Arkansas governor urges coronavirus restrictions to return to ‘normal state’
Arkansas governor calls for a return to a “more normal state” of handling the coronavirus pandemic as Arkansas records more COVID-19 cases and deaths.
At his weekly press conference on Friday, Gov. Asa Hutchinson said coronavirus infections have increased by 1,630 since Tuesday, with 76 Arkansans having died from the disease during the same period. Active cases of COVID-19 fell by 1,470 over the same period.
Hutchinson said he spoke with Centers for Disease Control and Prevention director Dr. Rochelle Walensky earlier in the day, implying she was okay with the rest of the country returning to a more pre-pandemic approach to rules on masking and other restrictions.
“It’s very similar to other disease controls that you educate the public, the public responds to that, and so it’s education and vaccinations versus mandates and beating the drum on it every day . I think we’re at the point where everyone knows what to do and how to protect themselves,” Hutchinson said.
Walensky has said publicly that the CDC is focusing more on the number of COVID-19 hospitalizations as an indicator of the potential lifting of public health restrictions. Despite a lower case count, Arkansas Health Secretary Dr. Jose Romero said the state’s immunization rate continues to lag, which could cause problems for the state. to come up.
“Our vaccination rates are dropping dramatically. They are approaching 1,000 a day, which is really too low, and we must continue to vaccinate. Now is the time to prepare for the next push, which will inevitably come,” Romero said. “We don’t have a sufficient supply of antivirals or monoclonal antibodies, it’s just a matter of production. We just don’t have a large enough supply.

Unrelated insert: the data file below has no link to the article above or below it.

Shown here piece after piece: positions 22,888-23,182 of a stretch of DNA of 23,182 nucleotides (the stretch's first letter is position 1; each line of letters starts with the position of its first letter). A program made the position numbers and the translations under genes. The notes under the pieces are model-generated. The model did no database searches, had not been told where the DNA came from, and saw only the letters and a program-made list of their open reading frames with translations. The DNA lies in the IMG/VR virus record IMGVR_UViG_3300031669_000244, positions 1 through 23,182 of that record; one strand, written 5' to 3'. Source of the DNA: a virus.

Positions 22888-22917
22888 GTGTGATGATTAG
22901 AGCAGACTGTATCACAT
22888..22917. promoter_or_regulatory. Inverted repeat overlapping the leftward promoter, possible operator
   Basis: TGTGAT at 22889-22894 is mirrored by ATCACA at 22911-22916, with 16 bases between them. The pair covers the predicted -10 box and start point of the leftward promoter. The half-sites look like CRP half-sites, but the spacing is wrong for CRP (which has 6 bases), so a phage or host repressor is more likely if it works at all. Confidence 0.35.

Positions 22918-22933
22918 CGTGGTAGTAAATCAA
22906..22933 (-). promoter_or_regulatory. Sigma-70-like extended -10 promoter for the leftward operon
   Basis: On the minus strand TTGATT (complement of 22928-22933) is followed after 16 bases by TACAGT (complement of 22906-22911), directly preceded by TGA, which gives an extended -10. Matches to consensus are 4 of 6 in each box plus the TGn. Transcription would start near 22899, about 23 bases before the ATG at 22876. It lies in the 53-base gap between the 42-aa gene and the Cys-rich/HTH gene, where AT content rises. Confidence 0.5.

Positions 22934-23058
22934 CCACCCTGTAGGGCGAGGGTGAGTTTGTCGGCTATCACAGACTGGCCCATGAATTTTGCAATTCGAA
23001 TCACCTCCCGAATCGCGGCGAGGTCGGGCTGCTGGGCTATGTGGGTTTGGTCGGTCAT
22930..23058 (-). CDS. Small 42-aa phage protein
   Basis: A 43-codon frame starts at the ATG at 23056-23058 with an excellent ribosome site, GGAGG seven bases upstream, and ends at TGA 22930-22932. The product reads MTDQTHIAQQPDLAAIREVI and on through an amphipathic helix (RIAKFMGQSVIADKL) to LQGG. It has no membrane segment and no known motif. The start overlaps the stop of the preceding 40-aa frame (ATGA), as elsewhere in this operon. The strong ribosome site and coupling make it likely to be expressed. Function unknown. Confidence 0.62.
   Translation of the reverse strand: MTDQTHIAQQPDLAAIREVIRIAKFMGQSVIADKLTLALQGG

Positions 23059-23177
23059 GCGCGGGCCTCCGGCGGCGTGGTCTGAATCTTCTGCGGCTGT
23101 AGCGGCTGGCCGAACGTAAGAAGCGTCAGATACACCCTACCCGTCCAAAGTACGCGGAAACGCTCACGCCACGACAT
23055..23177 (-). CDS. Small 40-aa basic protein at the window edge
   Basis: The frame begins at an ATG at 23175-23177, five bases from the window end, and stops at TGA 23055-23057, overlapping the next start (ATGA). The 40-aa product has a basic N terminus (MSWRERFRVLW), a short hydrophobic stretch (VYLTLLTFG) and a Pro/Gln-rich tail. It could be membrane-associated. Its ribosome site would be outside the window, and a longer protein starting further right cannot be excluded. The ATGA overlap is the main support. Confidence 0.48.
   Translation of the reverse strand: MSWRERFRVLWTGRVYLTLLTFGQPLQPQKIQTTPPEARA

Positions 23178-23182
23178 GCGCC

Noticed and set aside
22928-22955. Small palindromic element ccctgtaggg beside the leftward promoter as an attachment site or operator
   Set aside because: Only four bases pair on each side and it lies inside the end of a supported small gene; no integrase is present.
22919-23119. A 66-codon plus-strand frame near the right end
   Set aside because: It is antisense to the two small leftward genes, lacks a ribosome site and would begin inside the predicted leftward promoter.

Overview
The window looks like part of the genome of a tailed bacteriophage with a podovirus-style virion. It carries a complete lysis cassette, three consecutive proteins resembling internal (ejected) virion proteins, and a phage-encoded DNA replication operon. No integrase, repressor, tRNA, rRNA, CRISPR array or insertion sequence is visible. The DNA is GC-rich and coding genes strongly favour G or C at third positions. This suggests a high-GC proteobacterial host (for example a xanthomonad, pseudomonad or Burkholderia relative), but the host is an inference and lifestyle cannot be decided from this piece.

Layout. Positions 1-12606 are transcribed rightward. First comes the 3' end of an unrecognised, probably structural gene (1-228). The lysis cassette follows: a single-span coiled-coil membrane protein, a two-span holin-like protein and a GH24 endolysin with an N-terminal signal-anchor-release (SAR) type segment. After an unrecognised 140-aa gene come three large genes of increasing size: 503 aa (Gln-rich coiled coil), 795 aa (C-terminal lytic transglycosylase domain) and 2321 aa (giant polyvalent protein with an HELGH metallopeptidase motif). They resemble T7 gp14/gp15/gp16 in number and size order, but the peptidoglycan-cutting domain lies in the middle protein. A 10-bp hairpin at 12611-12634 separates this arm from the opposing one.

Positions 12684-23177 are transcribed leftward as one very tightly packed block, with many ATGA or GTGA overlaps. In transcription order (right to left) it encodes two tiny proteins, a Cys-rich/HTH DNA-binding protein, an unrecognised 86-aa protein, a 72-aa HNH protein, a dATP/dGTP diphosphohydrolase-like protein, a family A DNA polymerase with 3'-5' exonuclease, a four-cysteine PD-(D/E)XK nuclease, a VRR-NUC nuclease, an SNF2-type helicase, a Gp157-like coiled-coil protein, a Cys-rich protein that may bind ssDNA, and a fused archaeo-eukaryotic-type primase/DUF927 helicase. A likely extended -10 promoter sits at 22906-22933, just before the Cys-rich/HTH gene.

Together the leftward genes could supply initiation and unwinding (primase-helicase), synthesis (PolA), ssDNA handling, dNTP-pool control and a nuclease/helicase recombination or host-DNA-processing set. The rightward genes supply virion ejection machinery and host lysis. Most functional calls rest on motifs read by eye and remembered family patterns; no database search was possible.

Romero urged Arkansans who have already been vaccinated to get a booster. 3,865 doses of COVID-19 vaccines have been distributed in Arkansas since Tuesday.
According to the Arkansas Department of Health, COVID-19 hospitalizations have dropped by 120 since Tuesday to a statewide total of 545. As of February last year, Arkansans not fully vaccinated against COVID-19 account for approximately 72% of all cases, 80% of hospitalizations and 80% of deaths.
Romero also answered questions about a new subvariant of the omicron variant of the coronavirus, saying the World Health Organization has found that it is more transmissible but does not cause more severe disease than other strains of the coronavirus. virus.
“At least in this country where BA.2 has already been seen, like in New York, it’s not taking off and becoming the dominant strain. So it doesn’t seem to be surpassing what’s already out there. So we’re watching it, we’re watching it. we’re sequencing both in our own state lab and outside, and it doesn’t seem to be taking off in the state,” Romero said.